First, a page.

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What do you think about this risk management technique?

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What do you think about this risk management technique?

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  #1 (permalink)
Fayettville, AR
Posts: 2 since Jun 2021
Thanks: 0 given, 1 received

I have a fairly solid strategy that is profitable but I have a serious problem with holding onto losers too long, over-leveraging myself and over-trading to recoup losses. I am still new at this and I deposited $400 into Tradovate just to play around with it and see if I could make anything/not blow it up. I did really damn well and got the account to $1,400 in 3 days. Felt extremely good about myself and ended up way over-leveraging. Held onto a loser today, kept dropping contracts just before auto-liquidation until I was down to 1 and then it got auto-liquidated... Lol. No surprise there that was insanely poor risk management and I thoroughly deserved that in hindsight.

So I want to take a little break, go back to paper and try again. But in all honesty I don't trust myself very much when the real dollars start flashing on my screen. So here's my idea: I'm gonna deposit a really small amount, like $600. Then every time I'm up a fair amount of money I'm going to close my position and withdraw. Say I decide $600. Every time my account hits $1,200 my hard rule is flatten and withdraw $600. I'm assuming there isn't an option for this to happen automatically which would be ideal, but I feel like I can stick to it. And my understanding is that once you click the withdraw button it takes it out of your account and it can't be easily reversed.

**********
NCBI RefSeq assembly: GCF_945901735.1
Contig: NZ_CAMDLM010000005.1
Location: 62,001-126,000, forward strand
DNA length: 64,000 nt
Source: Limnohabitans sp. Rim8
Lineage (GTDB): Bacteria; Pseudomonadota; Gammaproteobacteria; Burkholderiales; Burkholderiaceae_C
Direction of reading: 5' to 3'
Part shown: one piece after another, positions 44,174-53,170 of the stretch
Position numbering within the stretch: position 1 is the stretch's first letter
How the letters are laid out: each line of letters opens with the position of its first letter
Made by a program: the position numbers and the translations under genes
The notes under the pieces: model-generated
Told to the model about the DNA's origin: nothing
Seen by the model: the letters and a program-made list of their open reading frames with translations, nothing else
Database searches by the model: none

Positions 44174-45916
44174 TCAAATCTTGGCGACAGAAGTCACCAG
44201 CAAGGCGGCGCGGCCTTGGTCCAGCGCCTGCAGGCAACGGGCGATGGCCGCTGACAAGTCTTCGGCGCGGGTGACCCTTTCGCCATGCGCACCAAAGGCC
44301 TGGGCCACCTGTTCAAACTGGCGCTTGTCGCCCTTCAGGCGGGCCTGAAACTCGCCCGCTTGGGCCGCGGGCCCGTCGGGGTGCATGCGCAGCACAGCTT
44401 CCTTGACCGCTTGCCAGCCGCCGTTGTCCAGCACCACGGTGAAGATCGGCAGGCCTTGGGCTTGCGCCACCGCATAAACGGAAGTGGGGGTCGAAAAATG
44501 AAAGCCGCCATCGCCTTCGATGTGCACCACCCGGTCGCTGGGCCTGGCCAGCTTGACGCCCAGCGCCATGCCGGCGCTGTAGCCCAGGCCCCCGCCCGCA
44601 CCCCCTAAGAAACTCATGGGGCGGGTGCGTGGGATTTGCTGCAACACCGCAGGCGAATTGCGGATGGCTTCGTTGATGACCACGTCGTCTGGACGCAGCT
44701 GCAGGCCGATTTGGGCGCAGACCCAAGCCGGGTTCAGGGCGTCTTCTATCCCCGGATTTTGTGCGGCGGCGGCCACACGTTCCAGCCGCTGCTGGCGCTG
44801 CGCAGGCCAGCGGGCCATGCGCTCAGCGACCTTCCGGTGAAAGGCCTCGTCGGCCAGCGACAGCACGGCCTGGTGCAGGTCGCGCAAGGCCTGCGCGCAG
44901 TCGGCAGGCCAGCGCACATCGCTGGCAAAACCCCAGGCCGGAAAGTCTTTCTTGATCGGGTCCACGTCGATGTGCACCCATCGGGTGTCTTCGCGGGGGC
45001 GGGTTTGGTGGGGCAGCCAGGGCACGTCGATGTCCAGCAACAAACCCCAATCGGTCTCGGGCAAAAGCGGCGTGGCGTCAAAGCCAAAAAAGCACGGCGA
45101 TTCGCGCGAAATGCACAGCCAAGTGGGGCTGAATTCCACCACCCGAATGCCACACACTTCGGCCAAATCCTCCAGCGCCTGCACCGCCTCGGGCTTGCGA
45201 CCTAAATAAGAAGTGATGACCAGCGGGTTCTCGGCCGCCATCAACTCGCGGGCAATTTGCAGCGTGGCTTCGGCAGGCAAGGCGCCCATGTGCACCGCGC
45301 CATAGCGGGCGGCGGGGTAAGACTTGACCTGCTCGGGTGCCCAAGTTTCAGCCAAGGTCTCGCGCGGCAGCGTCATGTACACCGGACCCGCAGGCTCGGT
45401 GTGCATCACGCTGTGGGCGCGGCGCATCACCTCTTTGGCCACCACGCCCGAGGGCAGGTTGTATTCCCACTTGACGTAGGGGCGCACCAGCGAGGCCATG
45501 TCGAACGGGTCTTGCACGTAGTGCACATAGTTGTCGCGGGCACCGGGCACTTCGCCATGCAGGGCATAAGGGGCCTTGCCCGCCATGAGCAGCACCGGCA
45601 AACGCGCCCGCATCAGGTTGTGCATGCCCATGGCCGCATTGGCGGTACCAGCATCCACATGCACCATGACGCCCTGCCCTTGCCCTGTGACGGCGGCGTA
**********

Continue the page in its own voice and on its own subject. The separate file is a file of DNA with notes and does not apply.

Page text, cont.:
Does this sound stupid? I will be over-leveraging the $600, like no one should be buying 3-4 micros with a $600 account but I have money in the bank if something insane happens like a flash crash that turns my account negative before I get auto-liquidated. I'm also risking the $50 auto-liquidation fee but maybe that's a fair punishment. And the idea is that if I end up auto-liquidated, it will take 5+ days to get more money deposited (ideally out of the profits I've been continually withdrawing). Good time to sit out and think about what I've done.

I know that Tradovate and others have max drawdown and other safety features which I should probably start using as well. But my problem is also that I start trading too much money with too much risk. When my account was up at $1,400 I was like "yesss. Shit if I keep at this rate I'll have $20k in like two weeks." So I want my account small. Seeing the large account balance gives me undeserved confidence, and the balls to over-leverage. I'd rather have consistent profits with occasional "mini-blow ups". It would also start to feeling like a potential side job as well if I'm getting consistent "pay checks" in my bank account every so often.

My only concern is maybe Tradovate will ban me if I get auto-liquidated so many times so I'll have to look into that. Just wanting to get some thoughts on this idea.

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  #2 (permalink)